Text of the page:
Couch surfers trying to create a better world

I am familiar with the expression "couch potato" a person who spends a lot of time sitting on the couch watching TV, as if he or she were planted on the couch like a potato. But I have recently learned a new concept that is linked to the couch, only it's very different: "couch surfing." In a way, couch surfing is just what it sounds like: traveling via the couch, easily, as if one were skimming across the waves of an ocean. Here's what happens in couch surfing: people who want to travel cheaply are connected with people who are willing to provide a place on their couch for the traveler to stay. Thus the traveler is "couch surfing."
Norwalk Reflector Staff
Jul 25, 2010

I am familiar with the expression "couch potato" a person who spends a lot of time sitting on the couch watching TV, as if he or she were planted on the couch like a potato. But I have recently learned a new concept that is linked to the couch, only it's very different: "couch surfing."

In a way, couch surfing is just what it sounds like: traveling via the couch, easily, as if one were skimming across the waves of an ocean. Here's what happens in couch surfing: people who want to travel cheaply are connected with people who are willing to provide a place on their couch for the traveler to stay. Thus the traveler is "couch surfing."

The way people who need a couch are connected to people who offer a couch is you guessed it via the Internet. There is a Web site,www.couchsurfing.org/. People from all over the world from Ohio to Africa use this site to locate places to stay in the countries where they want to travel. The person who provides the couch does not charge for it; he or she is perhaps interested in meeting people from other countries, or is perhaps just generous and at some point will couch surf on someone else's couch.

Quite a bit of trust is involved here. How do you know that the person providing the couch is trustworthy? And, alternately, if you are providing a couch, how do you know that the couch surfer is not a criminal? There is some attempt at security: at the site, people can rate both the travelers and the couch locations, so you can read about people's past experiences with couch providers and couch surfers. Perhaps these are just the worries of a middle-aged mom.

My kids think this is a wonderful system; a way to see the world and meet many interesting people. They think that a world in which generous, kind people provide a free place to sleep on their couch is a fantastic idea.

In fact, I found out about couch surfing because my daughter told me about it. She has already couch surfed, and stayed with a wonderful girl in France who showed her around the town of Toulouse.

Don't they worry about trusting strangers? But then I think back to my own hitchhiking days, centuries ago ... I would get into a car with a stranger without the benefit of a Web site rating. I would trust his or her driving ability and his or her offer to take me to a place further along the highway. I avoided expensive bus and plane tickets, and I had many interesting conversations along the way. It was a trusting thing to do, but during the 1970s, many young people were hitchhiking. Now, apparently, many young people are couch surfing.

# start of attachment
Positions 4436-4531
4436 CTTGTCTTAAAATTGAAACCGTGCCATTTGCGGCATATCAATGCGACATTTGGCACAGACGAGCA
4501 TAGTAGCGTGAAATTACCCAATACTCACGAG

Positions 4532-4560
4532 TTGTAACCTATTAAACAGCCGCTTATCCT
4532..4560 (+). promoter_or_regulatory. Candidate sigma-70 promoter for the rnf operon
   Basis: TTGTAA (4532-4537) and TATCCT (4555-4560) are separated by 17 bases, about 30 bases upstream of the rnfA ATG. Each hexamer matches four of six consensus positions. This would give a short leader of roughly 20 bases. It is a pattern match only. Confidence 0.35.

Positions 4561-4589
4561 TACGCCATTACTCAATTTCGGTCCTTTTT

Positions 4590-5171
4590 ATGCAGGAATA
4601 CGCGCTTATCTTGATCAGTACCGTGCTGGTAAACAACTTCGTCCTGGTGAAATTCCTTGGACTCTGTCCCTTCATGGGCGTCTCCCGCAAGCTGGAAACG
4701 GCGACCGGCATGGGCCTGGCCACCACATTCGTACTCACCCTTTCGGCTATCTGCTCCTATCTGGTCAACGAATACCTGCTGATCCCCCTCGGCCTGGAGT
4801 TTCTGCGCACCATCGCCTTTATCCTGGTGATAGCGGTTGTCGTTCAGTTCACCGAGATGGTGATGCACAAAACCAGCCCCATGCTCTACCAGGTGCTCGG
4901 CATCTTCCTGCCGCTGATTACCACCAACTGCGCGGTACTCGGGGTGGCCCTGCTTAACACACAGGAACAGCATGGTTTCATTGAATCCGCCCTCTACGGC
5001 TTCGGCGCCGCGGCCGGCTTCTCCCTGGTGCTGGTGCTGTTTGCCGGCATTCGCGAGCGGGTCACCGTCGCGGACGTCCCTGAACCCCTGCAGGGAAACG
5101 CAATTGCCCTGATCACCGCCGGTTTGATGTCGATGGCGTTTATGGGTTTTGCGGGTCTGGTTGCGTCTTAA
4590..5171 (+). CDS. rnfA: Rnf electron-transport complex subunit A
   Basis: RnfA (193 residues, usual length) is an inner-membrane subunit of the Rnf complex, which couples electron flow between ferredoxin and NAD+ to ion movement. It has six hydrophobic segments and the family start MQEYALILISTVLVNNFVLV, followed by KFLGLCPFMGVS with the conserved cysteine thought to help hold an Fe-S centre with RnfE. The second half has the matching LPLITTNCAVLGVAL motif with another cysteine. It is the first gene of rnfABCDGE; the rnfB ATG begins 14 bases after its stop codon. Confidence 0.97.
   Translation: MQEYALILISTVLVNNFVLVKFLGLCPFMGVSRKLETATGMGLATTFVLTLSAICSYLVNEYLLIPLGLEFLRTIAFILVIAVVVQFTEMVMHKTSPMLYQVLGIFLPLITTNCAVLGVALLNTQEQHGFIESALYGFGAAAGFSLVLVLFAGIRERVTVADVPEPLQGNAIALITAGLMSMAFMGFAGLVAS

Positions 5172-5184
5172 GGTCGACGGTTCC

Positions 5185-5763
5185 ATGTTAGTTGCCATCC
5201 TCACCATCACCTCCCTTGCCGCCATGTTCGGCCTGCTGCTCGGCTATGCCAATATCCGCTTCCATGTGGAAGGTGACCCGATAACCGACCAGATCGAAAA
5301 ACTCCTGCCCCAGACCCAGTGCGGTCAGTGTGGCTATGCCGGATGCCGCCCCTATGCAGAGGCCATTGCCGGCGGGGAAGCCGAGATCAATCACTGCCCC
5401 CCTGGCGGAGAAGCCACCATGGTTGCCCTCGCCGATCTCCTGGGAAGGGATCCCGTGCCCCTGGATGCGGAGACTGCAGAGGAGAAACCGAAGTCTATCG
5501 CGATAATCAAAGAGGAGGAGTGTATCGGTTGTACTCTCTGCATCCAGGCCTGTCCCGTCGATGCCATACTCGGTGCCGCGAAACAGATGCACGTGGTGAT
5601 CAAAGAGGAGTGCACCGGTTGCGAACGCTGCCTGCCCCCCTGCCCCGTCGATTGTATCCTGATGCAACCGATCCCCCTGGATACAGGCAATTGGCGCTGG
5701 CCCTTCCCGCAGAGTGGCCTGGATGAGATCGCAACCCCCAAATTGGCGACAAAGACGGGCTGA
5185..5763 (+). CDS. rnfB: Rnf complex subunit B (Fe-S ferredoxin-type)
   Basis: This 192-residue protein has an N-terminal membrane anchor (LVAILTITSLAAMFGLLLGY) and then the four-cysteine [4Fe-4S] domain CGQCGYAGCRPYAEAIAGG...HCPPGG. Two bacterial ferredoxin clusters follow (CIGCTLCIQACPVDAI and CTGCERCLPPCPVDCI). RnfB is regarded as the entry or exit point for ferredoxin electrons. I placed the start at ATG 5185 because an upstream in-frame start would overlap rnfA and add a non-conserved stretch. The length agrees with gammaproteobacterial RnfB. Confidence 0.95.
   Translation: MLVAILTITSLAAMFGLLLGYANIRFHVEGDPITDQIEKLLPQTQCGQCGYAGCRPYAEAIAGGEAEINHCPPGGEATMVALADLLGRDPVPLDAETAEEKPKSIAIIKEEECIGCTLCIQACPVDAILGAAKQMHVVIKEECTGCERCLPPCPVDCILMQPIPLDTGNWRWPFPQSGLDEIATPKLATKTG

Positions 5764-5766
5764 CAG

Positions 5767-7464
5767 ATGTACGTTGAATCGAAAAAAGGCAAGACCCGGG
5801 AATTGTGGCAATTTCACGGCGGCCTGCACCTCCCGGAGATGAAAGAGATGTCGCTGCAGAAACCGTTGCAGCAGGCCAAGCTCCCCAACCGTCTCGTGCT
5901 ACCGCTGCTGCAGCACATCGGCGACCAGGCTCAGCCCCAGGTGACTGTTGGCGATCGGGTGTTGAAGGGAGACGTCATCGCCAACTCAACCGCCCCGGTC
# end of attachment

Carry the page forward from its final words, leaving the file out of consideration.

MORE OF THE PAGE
According to the couch surfing Web site, couch surfing wants to "create a better world, one couch at a time." More specifically, its mission statement reads: "Couch Surfing seeks to internationally network people and places, create educational exchanges, raise collective consciousness, spread tolerance and facilitate cultural understanding. As a community we strive to do our individual and collective parts to make the world a better place, and we believe that the surfing of couches is a means to accomplish this goal. Couch Surfing is not about the furniture, not just about finding free accommodations around the world; it's about making connections worldwide. We make the world a better place by opening our homes, our hearts, and our lives. We open our minds and welcome the knowledge that cultural exchange makes available. We create deep and meaningful connections that cross oceans, continents and cultures. Couch Surfing wants to change not only the way we travel, but how we relate to the world!"

This network of couch surfing has spread to Ohio, where, according to the Web site, there are couch surfers in Toledo, Youngstown, Cleveland, Columbus, and many other Ohio cities and towns. My daughter tells me that although many are young people, some are older, too. She has located a couch surfer in Lanzhou, China, the place she will be studying next year.

Check out the Web site if you are interested. Your next travel experience may be just a couch away. As for me, the school year is about to start, and I'm going to be home for a while.